Canadian Trucking Alliance CUSMA Review

CTA Appears Before House of Commons Standing Committee on 2026 CUSMA Review


Canadian Trucking Alliance (CTA) president, Stephen Laskowski, and Director of Policy and Industry Awareness Programs, Lak Shoan, appeared before the House of Commons Standing Committee on International Trade earlier this week, as the Government of Canada begins its initial consultations in advance of the review of the Canada-U.S.-Mexico (CUSMA) Trade Agreement in 2026.

CTA’s overarching message during the meeting was that our sector is critical to Canada-U.S. goods movement, and that industry and government must begin working immediately to develop our strategy and arguments to make improvements to CUSMA in advance of the 2026 CUSMA review period.

“Trucking companies haul most of the value of trade across our borders, which has benefited the North American supply chain, moving everything from autos to agriculture to pharmaceuticals,” said Laskowski. “If we want to grow trade between our respective countries, we will need to work with all three governments to ensure that transportation and trucking related policies do not impede the flow of goods which CUSMA was designed to address. In short, if the freight can’t move efficiently, the value of CUSMA is significantly reduced.”

CTA outlined several items that our industry and government must continue to work on and potentially address through CUSMA that will reduce truck transportation related inefficiencies and improve the flow of international commerce.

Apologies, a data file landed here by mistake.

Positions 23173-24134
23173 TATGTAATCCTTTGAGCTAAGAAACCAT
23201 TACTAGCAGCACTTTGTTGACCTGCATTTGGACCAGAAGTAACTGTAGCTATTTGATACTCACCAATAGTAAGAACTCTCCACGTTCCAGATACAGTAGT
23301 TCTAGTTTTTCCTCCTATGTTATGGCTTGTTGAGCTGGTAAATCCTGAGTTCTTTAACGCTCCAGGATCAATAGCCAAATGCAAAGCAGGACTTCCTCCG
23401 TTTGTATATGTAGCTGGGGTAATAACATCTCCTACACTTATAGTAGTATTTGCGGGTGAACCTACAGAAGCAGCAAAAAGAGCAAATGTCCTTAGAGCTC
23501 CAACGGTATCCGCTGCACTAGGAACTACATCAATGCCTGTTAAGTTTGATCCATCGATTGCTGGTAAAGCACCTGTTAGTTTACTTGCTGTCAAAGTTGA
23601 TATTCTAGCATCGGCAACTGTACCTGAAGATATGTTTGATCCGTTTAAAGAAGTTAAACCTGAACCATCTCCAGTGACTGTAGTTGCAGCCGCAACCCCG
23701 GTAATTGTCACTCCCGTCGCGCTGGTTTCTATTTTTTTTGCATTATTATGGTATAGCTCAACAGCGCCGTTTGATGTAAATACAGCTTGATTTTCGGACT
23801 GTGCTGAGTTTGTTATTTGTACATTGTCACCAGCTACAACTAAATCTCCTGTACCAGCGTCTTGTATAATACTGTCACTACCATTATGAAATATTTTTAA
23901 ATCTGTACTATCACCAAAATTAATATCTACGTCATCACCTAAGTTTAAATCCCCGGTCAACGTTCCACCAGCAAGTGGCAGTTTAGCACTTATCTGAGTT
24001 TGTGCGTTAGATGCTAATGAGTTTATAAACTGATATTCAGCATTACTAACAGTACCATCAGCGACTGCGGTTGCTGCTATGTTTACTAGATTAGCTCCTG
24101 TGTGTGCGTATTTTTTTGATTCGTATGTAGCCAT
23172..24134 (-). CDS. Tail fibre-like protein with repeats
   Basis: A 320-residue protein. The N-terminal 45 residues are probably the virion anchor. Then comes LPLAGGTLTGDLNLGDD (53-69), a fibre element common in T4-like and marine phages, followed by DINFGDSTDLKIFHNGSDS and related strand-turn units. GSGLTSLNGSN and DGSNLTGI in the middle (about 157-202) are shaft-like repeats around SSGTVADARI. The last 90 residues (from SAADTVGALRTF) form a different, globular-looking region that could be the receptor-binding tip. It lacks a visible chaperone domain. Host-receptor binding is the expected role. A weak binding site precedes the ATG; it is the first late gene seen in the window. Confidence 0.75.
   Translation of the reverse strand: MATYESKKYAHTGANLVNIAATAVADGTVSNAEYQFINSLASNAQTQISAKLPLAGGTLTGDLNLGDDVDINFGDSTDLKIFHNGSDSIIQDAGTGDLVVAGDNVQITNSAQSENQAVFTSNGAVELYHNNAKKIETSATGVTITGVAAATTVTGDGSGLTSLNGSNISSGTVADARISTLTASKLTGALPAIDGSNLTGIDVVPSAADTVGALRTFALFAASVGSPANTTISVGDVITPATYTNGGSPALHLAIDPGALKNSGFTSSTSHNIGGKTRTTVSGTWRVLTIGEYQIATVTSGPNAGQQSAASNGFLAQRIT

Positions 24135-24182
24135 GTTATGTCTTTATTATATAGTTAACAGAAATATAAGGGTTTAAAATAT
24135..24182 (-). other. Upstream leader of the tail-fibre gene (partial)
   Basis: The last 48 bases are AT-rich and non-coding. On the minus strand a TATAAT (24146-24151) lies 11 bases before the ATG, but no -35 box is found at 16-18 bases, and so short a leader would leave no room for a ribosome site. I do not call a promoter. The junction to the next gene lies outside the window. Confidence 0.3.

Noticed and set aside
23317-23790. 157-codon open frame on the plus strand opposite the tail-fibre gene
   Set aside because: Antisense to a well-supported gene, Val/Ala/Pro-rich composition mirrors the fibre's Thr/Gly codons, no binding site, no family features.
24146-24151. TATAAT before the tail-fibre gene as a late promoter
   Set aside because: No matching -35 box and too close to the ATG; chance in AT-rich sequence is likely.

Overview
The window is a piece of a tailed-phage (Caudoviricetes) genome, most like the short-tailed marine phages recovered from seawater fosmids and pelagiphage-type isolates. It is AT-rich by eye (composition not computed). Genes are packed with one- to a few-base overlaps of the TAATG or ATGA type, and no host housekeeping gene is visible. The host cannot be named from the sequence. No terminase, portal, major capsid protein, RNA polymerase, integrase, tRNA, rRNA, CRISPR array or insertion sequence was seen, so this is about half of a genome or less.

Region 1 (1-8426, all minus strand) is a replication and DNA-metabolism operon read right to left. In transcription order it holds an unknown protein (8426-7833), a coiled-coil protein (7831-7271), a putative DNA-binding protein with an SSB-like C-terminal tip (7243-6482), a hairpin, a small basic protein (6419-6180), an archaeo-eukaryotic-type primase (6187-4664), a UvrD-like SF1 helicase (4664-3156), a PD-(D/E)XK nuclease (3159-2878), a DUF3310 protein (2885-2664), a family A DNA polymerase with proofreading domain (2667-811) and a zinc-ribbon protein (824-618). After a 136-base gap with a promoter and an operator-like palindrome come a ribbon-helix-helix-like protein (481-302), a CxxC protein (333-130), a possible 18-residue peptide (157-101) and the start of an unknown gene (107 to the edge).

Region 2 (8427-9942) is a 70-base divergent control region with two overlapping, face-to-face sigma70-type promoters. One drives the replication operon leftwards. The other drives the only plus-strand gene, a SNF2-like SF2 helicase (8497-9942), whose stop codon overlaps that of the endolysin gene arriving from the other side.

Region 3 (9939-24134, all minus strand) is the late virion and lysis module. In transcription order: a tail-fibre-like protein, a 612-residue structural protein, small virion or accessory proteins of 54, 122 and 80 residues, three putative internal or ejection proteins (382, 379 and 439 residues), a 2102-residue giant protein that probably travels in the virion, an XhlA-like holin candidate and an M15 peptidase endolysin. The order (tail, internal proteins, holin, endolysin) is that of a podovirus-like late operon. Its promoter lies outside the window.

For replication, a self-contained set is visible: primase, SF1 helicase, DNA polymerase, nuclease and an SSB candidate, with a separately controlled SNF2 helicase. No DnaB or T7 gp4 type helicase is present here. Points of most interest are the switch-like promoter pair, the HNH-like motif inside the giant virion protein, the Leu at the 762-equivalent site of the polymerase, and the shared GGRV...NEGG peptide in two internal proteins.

These items included long-standing issues pertaining to the repositioning of foreign empty trailers and allowing U.S. in-transit movements, but also additional items which must be reviewed for potential inclusion in a revised agreement:

  • Canada/U.S. tax treaty matters
  • U.S. legal system threats to international trade/transportation
  • Border inspection programs/processes
  • The rising threat of international cargo fraud and theft
  • Road transportation and trade with Mexico.

  “There are multiple technical and legal issues associated with these matters that must continue to be explored in advance of the review period,” said CTA’s Lak Shoan. “Although CTA is committed to resolving these issues prior to 2026, the CUSMA review offers another potential alternative to resolve these matters to the benefit of the trucking sector and the North American supply chain,” added Shoan.

CTA will be working with its board and members in the coming months on developing a strategy and list of additional items to be raised for inclusion under CUSMA in 2026.

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